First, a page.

Tips for Keeping Dogs Healthy in Summer is a collaborative post in association with Drontal.
Friends, I have a confession to make.
Until about 10 years ago I was… (wait for it) … a Cat Person.
I can only say that I was younger then. Ignorant of the joy that is rubbing a fuzzy tummy and always having a friend who will be wildly excited when you get home. Even if you just left the house for five minutes.
WHO COULD RESIST THIS FACE?
These days, Teddy is a vital part of our little family, and I can’t imagine life without my furry best friend. For a start, now Flea is 12, Teddy is the only one who’s likely to be excited when I get home from work…
Worm your Dog Regularly
There isn’t much Teddy loves more than getting dirty. During the summer months, we’re regularly to be found on the beach or in local woods.
Teddy’s mission at these times is to find the muddiest thing she can to roll in, or (even better) something dead to carry around like a trophy. I never felt more like a Cat Person than the time I chased my dog down the beach trying to retrieve a dead seagull from between her triumphant jaws.
This means my doggo is a prime candidate for intestinal worms and other nasties.
It’s essential to worm your dog every three months. It’s really a preventative measure, as you may not be able to see when your dog has worms. But they’re nasty things. Worms can cause gastro problems, tiredness, and weight loss.
Did you know that a single tapeworm can grow to 16 feet inside your dog? I saw that on a bus last night and felt a bit ill.
One of Teddy’s other charming traits is that it usually takes 3 adults (minimum) to wrestle her into taking any medications – but she gobbled up her Drontal worming tablet thinking it was a treat. Video proof of this can be found below. They’re bone shaped little biscuits and very easy for your dog to take. They’re clinically proven to kill off all the worms commonly found in the UK, and available at most pet stores.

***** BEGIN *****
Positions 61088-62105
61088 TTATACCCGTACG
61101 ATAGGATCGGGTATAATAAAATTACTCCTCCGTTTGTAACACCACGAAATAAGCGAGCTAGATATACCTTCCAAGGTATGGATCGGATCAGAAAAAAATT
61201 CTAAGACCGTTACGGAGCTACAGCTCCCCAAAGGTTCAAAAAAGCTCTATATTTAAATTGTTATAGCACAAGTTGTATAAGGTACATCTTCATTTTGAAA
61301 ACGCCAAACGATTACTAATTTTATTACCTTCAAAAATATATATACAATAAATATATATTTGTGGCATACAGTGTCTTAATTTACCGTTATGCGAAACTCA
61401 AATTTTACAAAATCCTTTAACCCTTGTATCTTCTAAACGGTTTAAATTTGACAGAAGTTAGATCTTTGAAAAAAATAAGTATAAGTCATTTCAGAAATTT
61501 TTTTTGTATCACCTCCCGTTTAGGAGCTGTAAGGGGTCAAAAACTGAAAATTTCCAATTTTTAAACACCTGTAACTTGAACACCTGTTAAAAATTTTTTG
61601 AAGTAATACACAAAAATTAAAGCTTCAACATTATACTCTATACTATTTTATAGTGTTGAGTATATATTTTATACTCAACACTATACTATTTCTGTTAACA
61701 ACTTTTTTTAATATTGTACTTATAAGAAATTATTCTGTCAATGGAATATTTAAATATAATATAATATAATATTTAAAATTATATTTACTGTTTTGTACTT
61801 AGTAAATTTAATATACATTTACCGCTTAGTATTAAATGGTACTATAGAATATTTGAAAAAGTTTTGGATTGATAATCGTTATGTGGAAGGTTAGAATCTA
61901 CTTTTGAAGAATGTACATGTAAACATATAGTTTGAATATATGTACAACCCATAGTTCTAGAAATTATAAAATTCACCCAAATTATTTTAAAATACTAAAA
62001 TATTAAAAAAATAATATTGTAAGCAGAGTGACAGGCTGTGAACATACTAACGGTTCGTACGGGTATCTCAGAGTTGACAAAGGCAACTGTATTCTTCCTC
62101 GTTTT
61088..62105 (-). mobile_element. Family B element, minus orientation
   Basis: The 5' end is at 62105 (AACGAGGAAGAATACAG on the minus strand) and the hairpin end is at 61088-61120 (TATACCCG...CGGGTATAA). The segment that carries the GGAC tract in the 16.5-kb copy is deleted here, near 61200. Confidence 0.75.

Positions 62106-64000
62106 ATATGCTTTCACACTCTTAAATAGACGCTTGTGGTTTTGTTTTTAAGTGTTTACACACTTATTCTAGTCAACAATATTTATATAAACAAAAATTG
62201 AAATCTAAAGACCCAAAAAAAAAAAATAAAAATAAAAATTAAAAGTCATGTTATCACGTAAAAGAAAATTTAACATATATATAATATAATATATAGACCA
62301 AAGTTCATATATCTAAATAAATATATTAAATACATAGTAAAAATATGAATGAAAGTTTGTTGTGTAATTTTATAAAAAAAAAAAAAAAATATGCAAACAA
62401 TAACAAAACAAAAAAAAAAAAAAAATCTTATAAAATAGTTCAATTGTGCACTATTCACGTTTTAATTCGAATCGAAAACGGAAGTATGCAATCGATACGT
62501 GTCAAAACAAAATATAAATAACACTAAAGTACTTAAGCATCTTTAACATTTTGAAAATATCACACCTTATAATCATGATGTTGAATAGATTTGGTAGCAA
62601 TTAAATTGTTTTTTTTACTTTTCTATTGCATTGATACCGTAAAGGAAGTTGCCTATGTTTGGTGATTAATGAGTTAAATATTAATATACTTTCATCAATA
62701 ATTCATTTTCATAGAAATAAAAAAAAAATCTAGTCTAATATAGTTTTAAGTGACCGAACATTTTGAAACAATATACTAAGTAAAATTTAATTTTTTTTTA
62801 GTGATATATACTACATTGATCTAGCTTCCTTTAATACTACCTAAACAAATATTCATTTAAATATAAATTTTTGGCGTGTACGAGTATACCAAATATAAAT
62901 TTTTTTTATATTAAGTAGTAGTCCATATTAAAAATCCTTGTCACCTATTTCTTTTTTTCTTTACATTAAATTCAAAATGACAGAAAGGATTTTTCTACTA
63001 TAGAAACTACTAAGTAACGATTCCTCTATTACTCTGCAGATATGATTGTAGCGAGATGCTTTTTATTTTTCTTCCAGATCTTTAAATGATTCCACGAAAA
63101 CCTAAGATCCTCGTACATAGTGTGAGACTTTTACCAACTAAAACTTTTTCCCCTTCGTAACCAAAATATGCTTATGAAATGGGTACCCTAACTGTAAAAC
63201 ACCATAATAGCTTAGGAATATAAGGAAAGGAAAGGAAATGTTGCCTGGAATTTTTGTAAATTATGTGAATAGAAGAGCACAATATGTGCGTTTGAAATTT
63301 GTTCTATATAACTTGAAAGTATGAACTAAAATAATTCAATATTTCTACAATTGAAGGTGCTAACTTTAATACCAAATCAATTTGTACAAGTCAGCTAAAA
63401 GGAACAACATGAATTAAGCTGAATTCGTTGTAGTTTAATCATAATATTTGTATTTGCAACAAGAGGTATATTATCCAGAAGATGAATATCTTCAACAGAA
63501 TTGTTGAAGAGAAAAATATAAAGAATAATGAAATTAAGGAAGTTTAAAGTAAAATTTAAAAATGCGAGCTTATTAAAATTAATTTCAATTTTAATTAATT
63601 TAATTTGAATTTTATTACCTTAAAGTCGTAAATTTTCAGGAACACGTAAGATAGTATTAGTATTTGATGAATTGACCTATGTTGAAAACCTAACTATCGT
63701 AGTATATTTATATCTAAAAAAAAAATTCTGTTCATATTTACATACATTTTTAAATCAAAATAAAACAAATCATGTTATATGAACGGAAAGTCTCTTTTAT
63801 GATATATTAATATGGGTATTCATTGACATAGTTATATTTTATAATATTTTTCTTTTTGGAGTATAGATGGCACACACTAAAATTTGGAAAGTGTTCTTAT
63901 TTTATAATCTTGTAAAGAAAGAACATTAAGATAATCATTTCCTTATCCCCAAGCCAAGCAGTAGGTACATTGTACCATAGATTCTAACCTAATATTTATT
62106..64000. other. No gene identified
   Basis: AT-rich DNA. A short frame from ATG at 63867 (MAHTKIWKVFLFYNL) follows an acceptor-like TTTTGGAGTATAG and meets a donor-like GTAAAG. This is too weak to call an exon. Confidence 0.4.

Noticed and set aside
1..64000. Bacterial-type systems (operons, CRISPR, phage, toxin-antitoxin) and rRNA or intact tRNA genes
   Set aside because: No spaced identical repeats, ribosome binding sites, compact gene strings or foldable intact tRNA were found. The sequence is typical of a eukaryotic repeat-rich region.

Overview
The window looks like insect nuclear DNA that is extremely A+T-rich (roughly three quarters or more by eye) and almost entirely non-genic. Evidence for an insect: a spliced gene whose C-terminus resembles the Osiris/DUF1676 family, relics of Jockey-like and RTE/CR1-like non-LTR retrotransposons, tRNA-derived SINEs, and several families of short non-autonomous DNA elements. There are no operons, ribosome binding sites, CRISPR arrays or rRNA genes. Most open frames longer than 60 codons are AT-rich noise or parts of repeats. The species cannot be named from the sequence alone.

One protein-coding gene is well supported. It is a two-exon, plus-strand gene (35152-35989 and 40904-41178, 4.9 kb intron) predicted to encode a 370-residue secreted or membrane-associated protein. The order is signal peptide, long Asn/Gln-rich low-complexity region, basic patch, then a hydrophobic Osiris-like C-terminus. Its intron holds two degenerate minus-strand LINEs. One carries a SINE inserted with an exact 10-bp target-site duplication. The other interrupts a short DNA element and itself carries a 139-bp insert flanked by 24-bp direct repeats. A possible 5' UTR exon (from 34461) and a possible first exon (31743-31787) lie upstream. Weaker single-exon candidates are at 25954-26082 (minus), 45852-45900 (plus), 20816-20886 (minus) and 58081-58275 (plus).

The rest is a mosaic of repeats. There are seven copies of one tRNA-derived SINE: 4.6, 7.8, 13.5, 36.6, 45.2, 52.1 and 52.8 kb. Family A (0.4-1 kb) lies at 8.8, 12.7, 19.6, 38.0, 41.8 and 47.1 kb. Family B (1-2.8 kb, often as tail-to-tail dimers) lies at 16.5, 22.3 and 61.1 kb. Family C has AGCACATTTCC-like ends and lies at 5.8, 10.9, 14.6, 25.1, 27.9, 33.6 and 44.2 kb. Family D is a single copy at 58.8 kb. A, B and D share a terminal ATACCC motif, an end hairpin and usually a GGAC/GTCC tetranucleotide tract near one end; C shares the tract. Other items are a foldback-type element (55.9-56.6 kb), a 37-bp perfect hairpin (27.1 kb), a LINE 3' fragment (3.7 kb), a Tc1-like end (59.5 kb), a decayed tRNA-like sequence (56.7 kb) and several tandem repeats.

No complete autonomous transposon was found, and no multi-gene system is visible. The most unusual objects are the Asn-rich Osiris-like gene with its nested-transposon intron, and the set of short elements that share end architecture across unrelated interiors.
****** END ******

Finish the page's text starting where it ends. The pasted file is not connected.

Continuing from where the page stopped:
My top tip? Just pop some Drontal worming tablets in the dog’s food cupboard, and write on them in marker pen when you’re next due to dose your pet. Simples!
Keep Your Dog Hydrated
Running around in the sunshine is hot work when you have a furry coat.
Although we do trim Teddy’s fur in the summer months, she still gets very hot on sunny days.
Dogs should drink around 1 litre of water per day for every 10 kilos of weight.
But during hot weather they may well need more. We picked up a rubber water bowl from a pet store that collapses flat, and we keep it in the boot of the car with a bottle of water. It means we can easily give Teddy a drink before and after walks on hot days.
Keep on Top of Skin Allergies
Like lots of Westies, Teddy is a bit prone to itchy skin problems. During the summer (and flea season) those can get far worse.
What’s worked for us is ensuring she’s dried off quickly after she’s paddled in the sea, especially between her toes.
If we do spot that she’s getting extra itchy we’ve found that Hibi Scrub is really useful. Just mix a little of the lotion with warm water, wash your dog’s skin, and rinse thoroughly. You can get this from your vet, but we’ve found it cheaper to buy on the high street at major chemists.
Don’t Forget Inoculations and Flea Treatments
During the summer, fleas can be a real problem – especially if there’s also a cat in the house. We tend to give flea treatments at the same time as worming, to ensure we remember.
For us, this is especially important as we rely on our fabulous dog sitter, Janet, to look after Teddy if we’re away on hols. Like most boarding companies, Janet insists on all dogs with her being up to date with their various jabs and tablets, to avoid picking up anything nasty from other dogs she might be looking after.
Walk Dogs in the Evening
During the summer months, I’ve noticed that Teddy won’t walk for as long, and quickly gets tired out. On a hot day, she can even make a break for the car if she wants to let me know that she’s had enough!
With this in mind, we try to walk her during the evening. This means the temperature is more comfortable, and she gets more exercise. Many dogs in summer do not cope well with being under-exercised and tends to get very whiny and starts stealing things for attention.
Our vet’s advice is that you shouldn’t walk smaller dogs in summer for more than 30 minutes on a really hot day. So Teddy gets a longer walk in the early evening, with the added bonus there are fewer people on the beach, and less traffic generally.
About Drontal Worming Tablets